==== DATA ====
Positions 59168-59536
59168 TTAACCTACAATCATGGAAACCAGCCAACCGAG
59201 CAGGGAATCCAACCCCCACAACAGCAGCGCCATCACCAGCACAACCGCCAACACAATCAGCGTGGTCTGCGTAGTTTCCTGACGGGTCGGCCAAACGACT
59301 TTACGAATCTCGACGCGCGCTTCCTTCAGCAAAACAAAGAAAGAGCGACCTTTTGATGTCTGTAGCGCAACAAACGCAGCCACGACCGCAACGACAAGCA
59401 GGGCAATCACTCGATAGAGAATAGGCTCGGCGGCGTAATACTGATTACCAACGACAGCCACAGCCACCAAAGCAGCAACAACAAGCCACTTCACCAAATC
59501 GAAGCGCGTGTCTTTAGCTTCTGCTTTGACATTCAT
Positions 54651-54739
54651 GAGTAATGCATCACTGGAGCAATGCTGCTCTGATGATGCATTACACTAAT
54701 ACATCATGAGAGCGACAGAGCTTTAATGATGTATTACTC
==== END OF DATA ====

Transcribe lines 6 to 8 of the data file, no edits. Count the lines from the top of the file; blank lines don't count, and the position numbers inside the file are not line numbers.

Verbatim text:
59501 GAAGCGCGTGTCTTTAGCTTCTGCTTTGACATTCAT
Positions 54651-54739
54651 GAGTAATGCATCACTGGAGCAATGCTGCTCTGATGATGCATTACACTAAT